Vitamin B1 (thiamin)
Vitamin B2 (riboflavin)
Vitamin B3 (niacin or niacinamide)
Vitamin B4 (choline)
Vitamin B5 (pantothenic acid)
Vitamin B6 (pyridoxine, pyridoxal, or pyridoxamine, or pyridoxine hydrochloride)
Vitamin B7 (biotin)
Vitamin B8 (inositol)
Vitamin B9 (folate)
Vitamin B10: para-aminobenzoic acid (pABA or PABA)
Vitamin B11: pteryl-hepta-glutamic acid—chick growth factor
Vitamin B12 (various cobalamins; commonly cyanocobalamin in vitamin supplements)
Vitamin B13: orotic acid.
Vitamin B14: cell proliferant, anti-anemia, rat growth factor, and antitumor pterin phosphate
Vitamin B15: pangamic acid
Vitamin B16: dimethylglycine (DMG)
Vitamin B17: nitrilosides, amygdalin or Laetrile.
Vitamin Bf: carnitine.
Vitamin Bm: myo-inositol, also called “mouse antialopaecia factor”.
Vitamin B20: L-carnitine.
Vitamin Bp: “antiperosis factor”, which prevents perosis, a leg disorder, in chicks; can be replaced by choline and manganese salts.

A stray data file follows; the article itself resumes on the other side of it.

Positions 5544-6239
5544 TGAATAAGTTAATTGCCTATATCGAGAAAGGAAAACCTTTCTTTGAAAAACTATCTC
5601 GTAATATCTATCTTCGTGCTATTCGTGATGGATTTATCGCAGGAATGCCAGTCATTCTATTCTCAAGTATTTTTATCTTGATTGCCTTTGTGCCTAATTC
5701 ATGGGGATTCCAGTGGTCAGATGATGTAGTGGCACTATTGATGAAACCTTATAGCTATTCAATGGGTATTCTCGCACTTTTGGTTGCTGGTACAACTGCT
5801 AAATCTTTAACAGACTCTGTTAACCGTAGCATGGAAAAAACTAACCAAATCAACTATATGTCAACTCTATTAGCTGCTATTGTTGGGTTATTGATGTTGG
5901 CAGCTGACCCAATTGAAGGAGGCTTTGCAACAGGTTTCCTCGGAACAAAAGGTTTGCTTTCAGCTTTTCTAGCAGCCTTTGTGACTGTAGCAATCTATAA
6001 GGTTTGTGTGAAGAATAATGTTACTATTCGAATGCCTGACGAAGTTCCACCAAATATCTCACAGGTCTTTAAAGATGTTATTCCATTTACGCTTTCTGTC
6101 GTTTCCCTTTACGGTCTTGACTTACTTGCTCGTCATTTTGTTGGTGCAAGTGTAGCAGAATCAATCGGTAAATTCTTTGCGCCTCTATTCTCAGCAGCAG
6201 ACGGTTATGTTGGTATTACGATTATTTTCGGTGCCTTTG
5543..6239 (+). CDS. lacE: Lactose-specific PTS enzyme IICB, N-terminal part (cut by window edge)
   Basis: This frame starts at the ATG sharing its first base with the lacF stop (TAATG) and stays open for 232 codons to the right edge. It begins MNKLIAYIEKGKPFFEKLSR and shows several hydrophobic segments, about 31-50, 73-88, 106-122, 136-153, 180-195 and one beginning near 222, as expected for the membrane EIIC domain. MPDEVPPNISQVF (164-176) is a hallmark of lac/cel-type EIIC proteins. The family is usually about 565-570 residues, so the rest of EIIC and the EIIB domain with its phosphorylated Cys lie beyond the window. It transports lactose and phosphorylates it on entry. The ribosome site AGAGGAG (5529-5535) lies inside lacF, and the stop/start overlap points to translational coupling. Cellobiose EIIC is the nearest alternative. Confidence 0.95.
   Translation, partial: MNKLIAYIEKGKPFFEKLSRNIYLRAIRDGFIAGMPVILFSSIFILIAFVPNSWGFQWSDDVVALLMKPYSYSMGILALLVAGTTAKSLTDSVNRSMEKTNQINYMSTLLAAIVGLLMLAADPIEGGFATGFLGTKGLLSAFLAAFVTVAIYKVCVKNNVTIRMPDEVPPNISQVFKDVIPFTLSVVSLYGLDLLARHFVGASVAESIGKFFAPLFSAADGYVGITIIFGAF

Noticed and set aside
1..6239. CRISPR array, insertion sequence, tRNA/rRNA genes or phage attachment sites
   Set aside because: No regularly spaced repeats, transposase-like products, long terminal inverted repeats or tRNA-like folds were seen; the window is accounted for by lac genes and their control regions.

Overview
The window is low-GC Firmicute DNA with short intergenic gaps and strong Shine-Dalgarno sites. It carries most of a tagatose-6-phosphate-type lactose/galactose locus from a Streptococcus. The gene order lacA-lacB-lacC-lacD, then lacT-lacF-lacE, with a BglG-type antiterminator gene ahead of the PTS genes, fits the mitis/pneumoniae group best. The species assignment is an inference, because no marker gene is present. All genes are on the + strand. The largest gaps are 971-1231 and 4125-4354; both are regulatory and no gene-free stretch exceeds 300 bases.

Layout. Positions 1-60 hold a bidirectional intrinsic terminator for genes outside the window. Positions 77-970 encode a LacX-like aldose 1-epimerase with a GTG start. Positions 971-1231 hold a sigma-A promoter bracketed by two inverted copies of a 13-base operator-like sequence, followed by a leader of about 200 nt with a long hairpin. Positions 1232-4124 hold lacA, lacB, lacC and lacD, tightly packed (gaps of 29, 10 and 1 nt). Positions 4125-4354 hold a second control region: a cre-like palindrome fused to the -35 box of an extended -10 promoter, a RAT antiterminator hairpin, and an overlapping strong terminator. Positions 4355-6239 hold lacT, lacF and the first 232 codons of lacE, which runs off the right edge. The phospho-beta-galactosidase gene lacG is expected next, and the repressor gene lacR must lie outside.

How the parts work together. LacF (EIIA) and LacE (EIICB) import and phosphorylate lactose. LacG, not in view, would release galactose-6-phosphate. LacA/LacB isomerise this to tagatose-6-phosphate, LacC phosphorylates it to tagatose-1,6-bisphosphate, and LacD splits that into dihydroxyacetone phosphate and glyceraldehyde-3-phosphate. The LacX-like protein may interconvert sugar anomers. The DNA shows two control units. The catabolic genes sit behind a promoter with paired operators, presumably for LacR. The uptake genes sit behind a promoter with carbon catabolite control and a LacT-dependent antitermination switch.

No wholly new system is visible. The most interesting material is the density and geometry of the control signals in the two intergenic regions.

Vitamin BT: carnitine.
Vitamin Bv: a type of B6 other than pyridoxine.
Vitamin BW: a type of biotin other than d-biotin.
Vitamin Bx: an alternative name for both pABA (see vitamin B10)
B vitamin sources:-
B vitamins are found in whole unprocessed foods. Processed carbohydrates such as sugar and white flour tend to have lower B vitamin than their unprocessed counterparts. For this reason, it is required by law in many countries (including the United States) that the B vitamins thiamine, riboflavin, niacin, and folic acid be added back to white flour after processing. This is sometimes called "Enriched Flour" on food labels. B vitamins are particularly concentrated in meat such as turkey, tuna and liver. Good sources for B vitamins include potatoes, bananas, lentils, chili peppers, tempeh, beans, nutritional yeast, brewer's yeast, molasses, and whole grains.